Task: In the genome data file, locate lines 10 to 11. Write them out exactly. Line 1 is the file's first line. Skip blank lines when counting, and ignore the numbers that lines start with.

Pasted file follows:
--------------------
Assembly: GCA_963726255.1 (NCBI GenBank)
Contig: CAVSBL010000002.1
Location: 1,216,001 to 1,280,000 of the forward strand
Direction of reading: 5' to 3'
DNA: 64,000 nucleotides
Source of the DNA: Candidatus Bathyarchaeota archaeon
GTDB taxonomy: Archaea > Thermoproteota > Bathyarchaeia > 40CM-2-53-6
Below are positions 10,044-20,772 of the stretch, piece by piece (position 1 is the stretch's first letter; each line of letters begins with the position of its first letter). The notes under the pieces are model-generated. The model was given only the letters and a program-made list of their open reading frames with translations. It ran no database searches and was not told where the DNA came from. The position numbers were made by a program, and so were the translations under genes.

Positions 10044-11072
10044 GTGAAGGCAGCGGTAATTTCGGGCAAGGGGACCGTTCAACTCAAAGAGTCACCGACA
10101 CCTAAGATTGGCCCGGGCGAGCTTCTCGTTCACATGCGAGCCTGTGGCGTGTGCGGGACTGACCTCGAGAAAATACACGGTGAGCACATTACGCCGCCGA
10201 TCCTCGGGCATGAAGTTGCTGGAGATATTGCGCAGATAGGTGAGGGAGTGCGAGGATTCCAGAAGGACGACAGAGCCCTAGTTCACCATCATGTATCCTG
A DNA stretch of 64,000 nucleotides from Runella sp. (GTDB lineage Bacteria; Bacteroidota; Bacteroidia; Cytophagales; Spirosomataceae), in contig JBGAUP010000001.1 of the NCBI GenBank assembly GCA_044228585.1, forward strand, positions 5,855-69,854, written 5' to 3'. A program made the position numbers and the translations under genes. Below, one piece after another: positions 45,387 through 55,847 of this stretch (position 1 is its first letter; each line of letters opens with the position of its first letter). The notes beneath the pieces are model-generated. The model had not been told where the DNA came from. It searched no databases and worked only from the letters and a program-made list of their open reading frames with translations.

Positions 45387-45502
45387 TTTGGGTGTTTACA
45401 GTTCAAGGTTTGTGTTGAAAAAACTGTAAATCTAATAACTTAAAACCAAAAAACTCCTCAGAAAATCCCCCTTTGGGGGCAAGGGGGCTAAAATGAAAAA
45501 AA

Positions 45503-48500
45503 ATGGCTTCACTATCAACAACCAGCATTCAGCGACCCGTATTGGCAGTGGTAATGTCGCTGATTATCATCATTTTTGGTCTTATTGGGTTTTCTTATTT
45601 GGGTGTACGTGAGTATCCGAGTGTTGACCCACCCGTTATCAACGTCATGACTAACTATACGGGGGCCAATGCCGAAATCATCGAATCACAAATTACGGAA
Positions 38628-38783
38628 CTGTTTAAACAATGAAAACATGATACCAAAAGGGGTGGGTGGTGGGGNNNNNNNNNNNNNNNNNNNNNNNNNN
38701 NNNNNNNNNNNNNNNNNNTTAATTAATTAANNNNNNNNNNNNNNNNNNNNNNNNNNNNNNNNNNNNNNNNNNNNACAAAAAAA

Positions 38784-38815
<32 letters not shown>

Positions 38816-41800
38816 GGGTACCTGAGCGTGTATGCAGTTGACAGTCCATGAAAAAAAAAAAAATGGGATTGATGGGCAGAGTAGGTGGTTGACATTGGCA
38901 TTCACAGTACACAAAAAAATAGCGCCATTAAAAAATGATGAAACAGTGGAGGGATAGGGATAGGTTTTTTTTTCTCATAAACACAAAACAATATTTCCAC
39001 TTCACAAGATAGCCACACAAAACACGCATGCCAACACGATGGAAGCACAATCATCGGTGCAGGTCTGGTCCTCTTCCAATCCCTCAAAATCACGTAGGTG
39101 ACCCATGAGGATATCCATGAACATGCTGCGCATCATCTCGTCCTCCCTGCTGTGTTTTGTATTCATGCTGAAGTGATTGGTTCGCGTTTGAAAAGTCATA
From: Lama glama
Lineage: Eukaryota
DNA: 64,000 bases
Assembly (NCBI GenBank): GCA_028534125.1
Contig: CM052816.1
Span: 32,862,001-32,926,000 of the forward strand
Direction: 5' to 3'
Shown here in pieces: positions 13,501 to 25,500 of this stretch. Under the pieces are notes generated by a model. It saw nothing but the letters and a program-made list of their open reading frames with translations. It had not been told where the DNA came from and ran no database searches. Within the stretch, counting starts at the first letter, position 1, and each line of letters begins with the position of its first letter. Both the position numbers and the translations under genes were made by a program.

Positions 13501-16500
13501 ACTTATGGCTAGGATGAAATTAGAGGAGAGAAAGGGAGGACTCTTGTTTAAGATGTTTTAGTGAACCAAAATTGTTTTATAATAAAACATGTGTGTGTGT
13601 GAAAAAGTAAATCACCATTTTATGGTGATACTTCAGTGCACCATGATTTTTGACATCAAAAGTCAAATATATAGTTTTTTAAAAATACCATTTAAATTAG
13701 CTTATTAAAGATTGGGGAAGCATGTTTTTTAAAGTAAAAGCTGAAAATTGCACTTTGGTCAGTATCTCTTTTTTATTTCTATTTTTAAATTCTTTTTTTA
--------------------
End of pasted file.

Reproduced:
10044 GTGAAGGCAGCGGTAATTTCGGGCAAGGGGACCGTTCAACTCAAAGAGTCACCGACA
10101 CCTAAGATTGGCCCGGGCGAGCTTCTCGTTCACATGCGAGCCTGTGGCGTGTGCGGGACTGACCTCGAGAAAATACACGGTGAGCACATTACGCCGCCGA